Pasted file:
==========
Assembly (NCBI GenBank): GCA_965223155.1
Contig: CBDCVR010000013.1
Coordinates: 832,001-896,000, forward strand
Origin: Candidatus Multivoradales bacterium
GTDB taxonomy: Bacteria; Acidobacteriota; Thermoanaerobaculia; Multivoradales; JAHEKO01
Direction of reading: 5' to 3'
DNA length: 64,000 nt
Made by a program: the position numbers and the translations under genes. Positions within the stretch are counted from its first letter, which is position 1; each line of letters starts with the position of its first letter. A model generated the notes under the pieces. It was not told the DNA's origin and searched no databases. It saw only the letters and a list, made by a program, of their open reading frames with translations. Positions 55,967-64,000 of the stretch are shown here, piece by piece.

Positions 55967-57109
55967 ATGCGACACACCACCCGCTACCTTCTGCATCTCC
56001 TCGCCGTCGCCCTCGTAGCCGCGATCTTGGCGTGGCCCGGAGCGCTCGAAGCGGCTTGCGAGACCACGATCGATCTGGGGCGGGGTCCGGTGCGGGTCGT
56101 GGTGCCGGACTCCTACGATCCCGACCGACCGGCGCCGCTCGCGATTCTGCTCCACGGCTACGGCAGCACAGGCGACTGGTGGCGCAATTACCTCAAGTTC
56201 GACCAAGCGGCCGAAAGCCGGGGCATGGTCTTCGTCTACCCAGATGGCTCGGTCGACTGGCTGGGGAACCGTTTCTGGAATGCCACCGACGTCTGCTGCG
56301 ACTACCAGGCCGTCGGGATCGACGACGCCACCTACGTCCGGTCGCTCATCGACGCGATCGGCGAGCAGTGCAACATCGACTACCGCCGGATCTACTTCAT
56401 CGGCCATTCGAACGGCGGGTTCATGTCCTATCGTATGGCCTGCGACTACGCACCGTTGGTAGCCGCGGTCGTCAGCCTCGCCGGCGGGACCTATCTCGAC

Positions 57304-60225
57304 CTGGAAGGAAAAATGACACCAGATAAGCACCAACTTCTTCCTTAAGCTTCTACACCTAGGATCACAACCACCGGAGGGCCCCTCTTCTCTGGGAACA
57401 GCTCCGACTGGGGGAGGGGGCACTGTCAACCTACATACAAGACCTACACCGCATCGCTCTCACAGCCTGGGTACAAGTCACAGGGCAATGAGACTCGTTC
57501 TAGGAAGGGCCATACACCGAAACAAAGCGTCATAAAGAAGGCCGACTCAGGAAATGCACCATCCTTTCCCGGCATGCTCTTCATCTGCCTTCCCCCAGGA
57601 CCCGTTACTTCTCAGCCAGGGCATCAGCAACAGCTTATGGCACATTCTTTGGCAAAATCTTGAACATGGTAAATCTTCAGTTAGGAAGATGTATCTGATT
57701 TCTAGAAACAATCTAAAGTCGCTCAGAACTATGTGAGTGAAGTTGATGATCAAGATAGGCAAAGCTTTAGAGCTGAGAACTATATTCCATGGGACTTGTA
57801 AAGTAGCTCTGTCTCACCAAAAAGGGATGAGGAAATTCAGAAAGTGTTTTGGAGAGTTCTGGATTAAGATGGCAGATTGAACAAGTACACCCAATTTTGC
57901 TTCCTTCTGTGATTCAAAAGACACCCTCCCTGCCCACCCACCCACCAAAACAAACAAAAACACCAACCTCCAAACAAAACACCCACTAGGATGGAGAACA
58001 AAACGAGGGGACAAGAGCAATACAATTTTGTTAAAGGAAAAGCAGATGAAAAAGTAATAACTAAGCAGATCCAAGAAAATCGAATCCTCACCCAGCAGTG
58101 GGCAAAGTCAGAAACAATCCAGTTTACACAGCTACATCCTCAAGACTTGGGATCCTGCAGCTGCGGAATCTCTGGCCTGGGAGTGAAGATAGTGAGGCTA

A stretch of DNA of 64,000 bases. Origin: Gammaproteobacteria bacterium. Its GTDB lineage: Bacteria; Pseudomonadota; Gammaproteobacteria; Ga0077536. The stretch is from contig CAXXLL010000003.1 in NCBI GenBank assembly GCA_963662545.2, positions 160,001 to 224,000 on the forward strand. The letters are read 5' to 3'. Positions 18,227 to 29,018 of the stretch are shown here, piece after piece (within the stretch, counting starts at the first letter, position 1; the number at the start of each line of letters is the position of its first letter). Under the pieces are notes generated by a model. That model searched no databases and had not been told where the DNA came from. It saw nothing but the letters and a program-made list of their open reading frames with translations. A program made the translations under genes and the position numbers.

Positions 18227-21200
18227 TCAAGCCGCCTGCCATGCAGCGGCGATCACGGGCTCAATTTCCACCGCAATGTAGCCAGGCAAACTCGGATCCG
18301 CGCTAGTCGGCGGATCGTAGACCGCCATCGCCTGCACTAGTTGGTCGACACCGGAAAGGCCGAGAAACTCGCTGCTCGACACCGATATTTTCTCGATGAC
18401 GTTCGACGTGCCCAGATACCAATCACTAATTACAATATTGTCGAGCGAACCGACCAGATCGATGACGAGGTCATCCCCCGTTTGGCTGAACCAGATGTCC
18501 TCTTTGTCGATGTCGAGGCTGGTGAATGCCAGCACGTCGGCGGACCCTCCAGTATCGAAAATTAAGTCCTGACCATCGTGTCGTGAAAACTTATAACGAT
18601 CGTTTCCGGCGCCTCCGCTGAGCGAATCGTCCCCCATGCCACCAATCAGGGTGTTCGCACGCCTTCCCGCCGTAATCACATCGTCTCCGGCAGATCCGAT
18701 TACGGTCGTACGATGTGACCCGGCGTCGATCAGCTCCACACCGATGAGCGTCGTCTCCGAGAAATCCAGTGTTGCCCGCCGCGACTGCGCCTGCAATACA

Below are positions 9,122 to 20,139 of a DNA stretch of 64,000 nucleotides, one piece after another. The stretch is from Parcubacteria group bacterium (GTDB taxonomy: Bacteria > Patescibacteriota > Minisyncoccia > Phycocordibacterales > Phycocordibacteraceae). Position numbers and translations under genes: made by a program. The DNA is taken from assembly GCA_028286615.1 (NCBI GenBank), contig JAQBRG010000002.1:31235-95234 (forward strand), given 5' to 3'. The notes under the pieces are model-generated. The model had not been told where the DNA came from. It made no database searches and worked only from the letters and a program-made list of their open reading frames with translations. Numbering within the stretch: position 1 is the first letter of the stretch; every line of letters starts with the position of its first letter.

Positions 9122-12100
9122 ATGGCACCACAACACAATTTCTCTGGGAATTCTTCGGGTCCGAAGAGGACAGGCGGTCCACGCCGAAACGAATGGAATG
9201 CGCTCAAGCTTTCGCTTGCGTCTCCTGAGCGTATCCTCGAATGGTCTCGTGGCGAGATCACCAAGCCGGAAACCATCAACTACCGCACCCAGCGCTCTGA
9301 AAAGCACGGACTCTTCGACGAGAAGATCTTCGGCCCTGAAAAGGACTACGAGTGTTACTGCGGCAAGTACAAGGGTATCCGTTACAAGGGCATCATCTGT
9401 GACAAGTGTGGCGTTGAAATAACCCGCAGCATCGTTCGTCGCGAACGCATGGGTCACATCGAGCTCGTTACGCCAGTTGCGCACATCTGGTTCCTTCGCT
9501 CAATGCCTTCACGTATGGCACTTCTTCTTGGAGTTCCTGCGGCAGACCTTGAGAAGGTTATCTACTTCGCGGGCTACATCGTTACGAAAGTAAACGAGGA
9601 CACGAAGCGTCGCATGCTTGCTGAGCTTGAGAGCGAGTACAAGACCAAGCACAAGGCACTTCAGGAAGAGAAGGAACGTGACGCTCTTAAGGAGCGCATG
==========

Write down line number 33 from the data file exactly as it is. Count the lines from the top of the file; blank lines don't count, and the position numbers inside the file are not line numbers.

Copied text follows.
18701 TACGGTCGTACGATGTGACCCGGCGTCGATCAGCTCCACACCGATGAGCGTCGTCTCCGAGAAATCCAGTGTTGCCCGCCGCGACTGCGCCTGCAATACA